Auto redefined in c++ 11

In previous versions of c++ auto was just a storage class specifier, which can be used for declaring variables of local scope. By default all the variables were treated as auto. So the “auto” keyword was rarely used. In c++ 11 , auto makes programmers life, a bit easier. Just like PHP or any other modern language, auto now enables us to declare variables without thinking much about the type of data .  But do remember to initialize the variables while declaring.

A>     auto x = 23;  // will create an integer with value 23

B>     double f() ;

auto d = f() ; // here f is double

C>    vector<int> m;

auto it = m.end(); // here it is of type “vector<int>::iterator”

 

 

 

Playing with multiple inheritance in cpp

We all know about that diamond problem..

A

B       C

D

This is a perfect situation for multiple inheritance. Here A can be reached in two way from D. So if we write a code without virtual keyword, a’s constructor will be called twice, which will create ambiguity about which object we are referring to.

Without using virtual keyword constructor call will be like this :-

A’s constructor called
b’s constructor called
A’s constructor called
c’s constructor called
d’s constructor called

After using virtual keyword :

A’s constructor called
b’s constructor called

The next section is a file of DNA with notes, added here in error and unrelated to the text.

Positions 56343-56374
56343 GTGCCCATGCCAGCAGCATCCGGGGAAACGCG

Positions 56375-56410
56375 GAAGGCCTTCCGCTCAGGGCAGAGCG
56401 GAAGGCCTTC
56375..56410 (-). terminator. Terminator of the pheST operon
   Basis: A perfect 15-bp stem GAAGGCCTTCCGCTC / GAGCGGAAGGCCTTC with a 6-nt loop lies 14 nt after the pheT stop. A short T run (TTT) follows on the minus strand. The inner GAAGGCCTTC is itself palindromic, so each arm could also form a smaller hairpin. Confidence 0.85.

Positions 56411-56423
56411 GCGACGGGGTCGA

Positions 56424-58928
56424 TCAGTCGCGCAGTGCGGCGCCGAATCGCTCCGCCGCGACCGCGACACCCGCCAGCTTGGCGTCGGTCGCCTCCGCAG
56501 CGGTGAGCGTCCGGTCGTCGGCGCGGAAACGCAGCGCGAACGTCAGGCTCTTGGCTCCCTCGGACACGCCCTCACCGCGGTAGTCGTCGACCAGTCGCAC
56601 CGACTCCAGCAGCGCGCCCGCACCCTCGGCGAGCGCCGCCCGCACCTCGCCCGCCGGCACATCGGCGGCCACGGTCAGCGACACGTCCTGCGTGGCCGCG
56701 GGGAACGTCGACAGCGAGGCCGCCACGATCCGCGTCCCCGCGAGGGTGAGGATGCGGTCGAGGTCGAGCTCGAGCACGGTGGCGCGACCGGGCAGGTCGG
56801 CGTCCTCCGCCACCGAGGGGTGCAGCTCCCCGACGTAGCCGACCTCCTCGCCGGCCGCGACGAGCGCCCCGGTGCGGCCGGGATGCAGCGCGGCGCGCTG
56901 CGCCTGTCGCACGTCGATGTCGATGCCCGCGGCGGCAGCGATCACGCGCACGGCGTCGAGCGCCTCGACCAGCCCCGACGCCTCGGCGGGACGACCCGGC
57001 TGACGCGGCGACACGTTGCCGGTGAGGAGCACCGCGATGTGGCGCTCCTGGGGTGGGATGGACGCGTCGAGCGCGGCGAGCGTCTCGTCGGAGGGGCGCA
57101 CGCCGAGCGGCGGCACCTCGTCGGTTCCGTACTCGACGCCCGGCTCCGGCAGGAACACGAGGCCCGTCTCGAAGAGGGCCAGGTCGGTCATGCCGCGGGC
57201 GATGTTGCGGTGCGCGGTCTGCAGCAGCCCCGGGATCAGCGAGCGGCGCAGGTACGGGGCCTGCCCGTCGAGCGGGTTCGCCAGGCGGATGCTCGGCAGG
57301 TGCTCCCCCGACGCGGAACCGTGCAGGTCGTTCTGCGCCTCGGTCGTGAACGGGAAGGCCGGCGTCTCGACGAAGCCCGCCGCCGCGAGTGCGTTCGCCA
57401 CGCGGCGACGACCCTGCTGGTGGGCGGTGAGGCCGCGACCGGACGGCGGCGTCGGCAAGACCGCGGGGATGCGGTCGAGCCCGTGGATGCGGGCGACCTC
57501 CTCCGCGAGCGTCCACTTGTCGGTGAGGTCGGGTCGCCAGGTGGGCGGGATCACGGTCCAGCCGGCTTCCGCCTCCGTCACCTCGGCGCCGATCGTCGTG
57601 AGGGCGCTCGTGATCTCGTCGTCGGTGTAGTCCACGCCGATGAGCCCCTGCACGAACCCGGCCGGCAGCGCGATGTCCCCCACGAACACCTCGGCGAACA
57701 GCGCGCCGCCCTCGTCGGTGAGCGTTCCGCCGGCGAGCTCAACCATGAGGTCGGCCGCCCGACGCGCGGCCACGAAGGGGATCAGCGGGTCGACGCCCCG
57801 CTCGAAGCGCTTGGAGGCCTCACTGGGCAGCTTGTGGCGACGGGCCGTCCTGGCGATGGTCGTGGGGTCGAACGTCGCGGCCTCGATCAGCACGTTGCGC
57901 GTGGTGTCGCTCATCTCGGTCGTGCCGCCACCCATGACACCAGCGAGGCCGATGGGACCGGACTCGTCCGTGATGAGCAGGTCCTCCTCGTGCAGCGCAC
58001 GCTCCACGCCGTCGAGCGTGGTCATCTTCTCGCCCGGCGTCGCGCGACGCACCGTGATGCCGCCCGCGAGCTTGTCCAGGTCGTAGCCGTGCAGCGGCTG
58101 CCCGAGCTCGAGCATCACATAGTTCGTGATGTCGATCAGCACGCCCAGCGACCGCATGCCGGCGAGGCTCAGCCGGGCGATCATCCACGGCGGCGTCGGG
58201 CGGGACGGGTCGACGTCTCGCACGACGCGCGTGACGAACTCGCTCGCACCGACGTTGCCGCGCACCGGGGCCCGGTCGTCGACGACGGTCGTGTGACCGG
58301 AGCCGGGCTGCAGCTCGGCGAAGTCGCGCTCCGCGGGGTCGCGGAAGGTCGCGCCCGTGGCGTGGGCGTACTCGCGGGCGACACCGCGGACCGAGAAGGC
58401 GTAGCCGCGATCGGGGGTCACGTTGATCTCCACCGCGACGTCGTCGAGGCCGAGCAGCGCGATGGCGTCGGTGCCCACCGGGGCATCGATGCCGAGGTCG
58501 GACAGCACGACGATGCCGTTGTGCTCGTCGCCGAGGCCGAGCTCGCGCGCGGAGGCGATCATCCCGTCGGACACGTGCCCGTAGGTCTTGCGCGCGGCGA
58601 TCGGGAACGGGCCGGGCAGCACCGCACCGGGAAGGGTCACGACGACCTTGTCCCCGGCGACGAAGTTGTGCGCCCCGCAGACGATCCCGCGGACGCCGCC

c’s constructor called
d’s constructor called

As you can see A is accessed only once . Now suppose there are a few more classes above d. Some parents of d are using virtual keyword to access grandparent A, and some parents of d are not using virtual keyword. So what will happen in that scenario ?

Answer is very simple. A’s object will be created only once for classes using virtual keyword, for everyone else who are not using virtual , separate objects of A will be created.

Here I have added one class m which is parent of d and accessing A without virtual keyword. Output is like…

A’s constructor called
b’s constructor called
c’s constructor called
A’s constructor called
m’s constructor called
d’s constructor called

For B and C one A object and for m a separate A object is created.

Here is the code to experiment with

#include "iostream"
using namespace std;
class a
{
public:
a()
{
cout&lt; }

};
class b: virtual public a
{
public:
b()
{
cout&lt; }

};
class c: virtual public a
{
public:
c()
{
cout&lt; }

};
class m: public a
{
public:
m()
{
cout&lt; }

};
class d: public b, public c , public m
{
public:
d()
{
cout&lt; }

};

int main()
{
d obj;
return 0;
}

Two very annoying mistakes

I am very good at doing silly mistakes in c++ syntax. Here are two of the most disturbing mistakes.

1. Forgetting to put ; after class declaration :

class mb

{

int a;

}

 

Error :  “expected unqualified-id at end of input”

 

2. Forgetting to leave a space after “>” in map declaration.

map<string,vector<double>> *a;

    Error : ‘>>’ should be ‘> >’ within a nested template argument list

    Correct syntax : map<string,vector<double> > *a;

 

The second one is more annoying . It made me google many a times 🙂